Nacogdoches holding a historic sites scavenger hunt

NACOGDOCHES, TX (KTRE) - Deep East Texas is full of history and when you're the oldest town in Texas, there are plenty of places for tourist to visit.

That is why Nacogdoches is taking part in this years' National Tourism Week with events every day including a scavenger hunt.

"I'm hoping that they take away a little bit of knowledge about Nacogdoches and these museums we have here," said Media Relations Director for the Nacogdoches Convention and Visitors Bureau, Jannette Watts.

There are five sites on the tour and those involved at the sites understand how important these sites are to the regions tourism industry.

"I think it's important to realize the sacrifice and forethought that our early American pioneers made to make sure that the school children and the area were developed with a lot of culture and education," said Sue Scaief, a volunteer with the Old University Building.

The hunt is free and the hope is to bring awareness to this hotbed of early Texas treasure.... But organizers are hoping for a local turnout.

"We also wanted our locals to get out and discover Nacogdoches and rediscover these treasures or discover them for the first time," said Watts.

The hope is that the local community will spread the word.

"If they love their town and they think their town is cool and neat, then they are going to tell others about it and that is going to help promote tourism and that is going to attract visitors here," said Watts.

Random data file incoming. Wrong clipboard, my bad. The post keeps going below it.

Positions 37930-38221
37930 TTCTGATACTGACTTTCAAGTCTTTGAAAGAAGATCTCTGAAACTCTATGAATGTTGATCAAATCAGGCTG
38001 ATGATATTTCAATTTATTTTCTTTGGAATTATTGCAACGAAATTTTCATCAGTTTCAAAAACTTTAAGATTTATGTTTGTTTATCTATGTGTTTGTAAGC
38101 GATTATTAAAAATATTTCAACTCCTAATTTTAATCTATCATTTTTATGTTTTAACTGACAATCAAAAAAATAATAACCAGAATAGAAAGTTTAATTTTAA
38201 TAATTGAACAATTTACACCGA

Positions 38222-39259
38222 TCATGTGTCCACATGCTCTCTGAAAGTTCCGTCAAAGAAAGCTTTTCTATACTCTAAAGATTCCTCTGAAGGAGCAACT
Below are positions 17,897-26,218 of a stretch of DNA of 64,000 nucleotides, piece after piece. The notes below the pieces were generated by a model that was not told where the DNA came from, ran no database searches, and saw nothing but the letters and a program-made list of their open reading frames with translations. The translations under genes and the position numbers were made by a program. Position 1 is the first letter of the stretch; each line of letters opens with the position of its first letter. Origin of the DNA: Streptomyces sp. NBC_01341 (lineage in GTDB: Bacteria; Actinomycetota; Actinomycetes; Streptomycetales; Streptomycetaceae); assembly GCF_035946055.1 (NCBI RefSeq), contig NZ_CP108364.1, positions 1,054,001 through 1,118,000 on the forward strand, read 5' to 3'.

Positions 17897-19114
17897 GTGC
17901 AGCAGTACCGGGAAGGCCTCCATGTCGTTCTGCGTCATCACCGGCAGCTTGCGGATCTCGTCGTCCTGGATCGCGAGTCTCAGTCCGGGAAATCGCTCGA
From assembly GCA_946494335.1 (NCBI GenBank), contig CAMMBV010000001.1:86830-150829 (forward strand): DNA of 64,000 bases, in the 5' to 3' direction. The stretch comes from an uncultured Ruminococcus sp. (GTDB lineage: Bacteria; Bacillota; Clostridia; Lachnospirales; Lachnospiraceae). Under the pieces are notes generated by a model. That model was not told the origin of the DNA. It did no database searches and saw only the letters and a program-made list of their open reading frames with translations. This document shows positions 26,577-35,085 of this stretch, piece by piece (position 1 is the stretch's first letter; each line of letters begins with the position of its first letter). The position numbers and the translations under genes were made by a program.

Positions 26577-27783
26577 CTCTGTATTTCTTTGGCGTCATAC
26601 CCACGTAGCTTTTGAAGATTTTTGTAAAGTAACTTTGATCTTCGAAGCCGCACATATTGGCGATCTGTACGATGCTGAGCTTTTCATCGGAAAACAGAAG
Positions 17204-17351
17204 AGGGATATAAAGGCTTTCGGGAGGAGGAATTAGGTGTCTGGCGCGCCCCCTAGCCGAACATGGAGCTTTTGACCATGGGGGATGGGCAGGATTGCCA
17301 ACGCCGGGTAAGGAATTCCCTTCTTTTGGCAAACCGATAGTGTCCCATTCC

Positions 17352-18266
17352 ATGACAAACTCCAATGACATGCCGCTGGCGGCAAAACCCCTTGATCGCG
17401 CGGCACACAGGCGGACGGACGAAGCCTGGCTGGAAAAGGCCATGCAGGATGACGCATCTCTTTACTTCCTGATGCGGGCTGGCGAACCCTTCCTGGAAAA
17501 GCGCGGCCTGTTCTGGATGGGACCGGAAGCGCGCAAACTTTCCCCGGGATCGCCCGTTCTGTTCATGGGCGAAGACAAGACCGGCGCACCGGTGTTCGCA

The event runs through Sunday may 12. Those wanting to participate have until 4 P.M. to turn in their map, with all five locations stamped, to the Visitors Center in downtown Nacogdoches.

In Angelina County, The Lufkin Convention and Visitors Bureau released the results of a 2012 tourism study.

The study showed that $128.7 million were spent last year in the county by tourist, with $1.6 million of that being in local tax receipts. All of that revenue helped support 1,320 jobs.

Part of the tourism growth can be credited to the revitalization of downtown.

"It brings not only life into that area, but it also brings life into the entire community. Bringing back the theater with The Pines and different markets, whether it's a wine bar or a tobacco bar or a retail outlet, anything you bring into downtown is going to bring in tourism," said Executive Director of the Lufkin Visitors and Convention Bureau, Tara Watson.

This is the first year the bureau has participated in the study and plans on an increase in revenue in the 2013 study.

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